Medicaid Enrollment Jumps In Oregon But State Not In Crisis
A growing number of the hundreds of thousands of Oregonians made jobless by the coronavirus crisis are signing up for Medicaid insurance, but for now, at least, Oregon has enough money to cover them.
In the first 3 1/2 weeks of April, 19,000 new members enrolled in the Oregon Health Plan, the state’s version of Medicaid for low-income residents. That’s on top of 23,000 new members in March, the Oregon Health Authority said. That took the membership of the health insurance system to 1,016,000 as of April 24, the state said.
It may take several months for the full force of the unemployment wave to hit the health system. So far, just a fraction of the newly unemployed have signed up. Experts say that’s due to several factors, including that some employers have continued to provide commercial health insurance for furloughed workers; some of the unemployed may be covered by a spouse’s health plan; and some of the newly unemployed may be focused on securing unemployment benefits and have not yet turned their attention to signing up for the Oregon Health Plan.
Meanwhile, the number of unemployed Oregonians continues to swell. On Thursday, state officials said an additional 28,500 people filed initial claims for unemployment in the week ending April 25. That takes the total number of applications to 362,200 since the start of the coronavirus pandemic. If every applicant is officially deemed unemployed, that would boost the state’s jobless rate to 21%, up from 3.3% before the crisis.
A state-by-state study released last month by the consulting firm Health Management Associates estimated that at a 17.5% jobless rate, 232,000 Oregonians would go on to the Oregon Health Plan, and that at a 25% jobless rate, 320,000 would join Medicaid.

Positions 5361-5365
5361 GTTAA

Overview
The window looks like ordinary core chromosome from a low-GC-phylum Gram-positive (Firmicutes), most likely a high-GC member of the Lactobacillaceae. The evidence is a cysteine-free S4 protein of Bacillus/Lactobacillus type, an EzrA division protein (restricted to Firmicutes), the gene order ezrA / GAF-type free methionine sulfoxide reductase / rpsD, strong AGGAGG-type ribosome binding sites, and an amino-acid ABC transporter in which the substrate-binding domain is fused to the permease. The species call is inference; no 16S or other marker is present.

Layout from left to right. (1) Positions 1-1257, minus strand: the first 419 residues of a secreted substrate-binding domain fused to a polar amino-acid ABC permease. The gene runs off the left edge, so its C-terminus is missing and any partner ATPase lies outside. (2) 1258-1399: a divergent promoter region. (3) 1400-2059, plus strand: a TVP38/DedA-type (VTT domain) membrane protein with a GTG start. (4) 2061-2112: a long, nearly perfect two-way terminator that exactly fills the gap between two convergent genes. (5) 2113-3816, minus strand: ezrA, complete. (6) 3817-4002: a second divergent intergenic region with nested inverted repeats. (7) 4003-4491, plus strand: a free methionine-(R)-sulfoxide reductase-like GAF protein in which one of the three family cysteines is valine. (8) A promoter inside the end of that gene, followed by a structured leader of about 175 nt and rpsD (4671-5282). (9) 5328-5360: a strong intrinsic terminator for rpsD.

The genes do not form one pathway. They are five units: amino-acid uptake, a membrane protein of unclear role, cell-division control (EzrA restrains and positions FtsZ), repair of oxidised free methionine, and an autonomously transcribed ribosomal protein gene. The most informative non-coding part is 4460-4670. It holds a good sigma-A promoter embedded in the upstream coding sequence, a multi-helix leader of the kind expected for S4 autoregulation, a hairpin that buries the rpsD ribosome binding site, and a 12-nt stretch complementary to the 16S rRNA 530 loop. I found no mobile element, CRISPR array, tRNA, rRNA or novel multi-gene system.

The Oregon Health Plan is administered by regional insurers called coordinated care organizations. The Oregon Health Authority pays each one on average about $500 a month, or $6,000 a year, per member, so the more members who sign up, the more the state has to pay out.
Lori Coyner, director of Medicaid for the Oregon Health Authority, said applications for membership will increase as the state allows resumption of non-essential medical procedures. Effective May 1, Gov. Kate Brown is letting hospitals, medical clinics, surgical groups and other providers resume non-essential procedures, provided they have enough supplies of personal protective equipment and ensure social distancing and other safety practices.
“We know that across the health system, utilization is down,” Coyner said. When and how quickly that will jump back up is unclear, she said.
Congress in March approved additional money for state Medicaid programs indefinitely through the COVID-19 crisis. So far, that money is covering the uptick in OHP membership.
Applications for OHP averaged 776 per day in March and April, up from 563 a day in January and February, an increase of 45%.
Using federal and state money, the health agency pays CCOs about $6 billion a year to insure their 1 million-plus members.
In effort to help the finances of Medicaid health care providers, the Oregon Health Authority has taken two steps, Coyner said. On April 1, the state paid out $98 million in “incentive” money to CCOs that met 2019 quality goals, and it will pay out another $65 million to them at the end of June, she said. Typically, the state would have waited and made all the payments at the end of June, Coyner said. CCOs are to distribute all of that money to providers who serve OHP members, she said.
Those incentive payments are the last the state will make as it switches to a new system under which the state withholds payments from CCOs and then later releases the money if the CCOs meet quality goals, Coyner said. The monthly withholding amount equals 4.5% of state payments to CCOs. To help them, the state on April 1 suspended the withholding system until the virus crisis ends and is making full payments to the CCOs, Coyner said. The CCOs must use this extra flush of money to help health care providers, she said.
How CCOs will look financially as the crisis evolves is hard to predict, she said. CCOs may be saving money now because many members are postponing non-emergency medical procedures and visits, and therefore are paying out less to providers.
“But when the (health care system) opens back up, (utilization) may go back up,” she said.
You can reach Christian Wihtol at [email protected].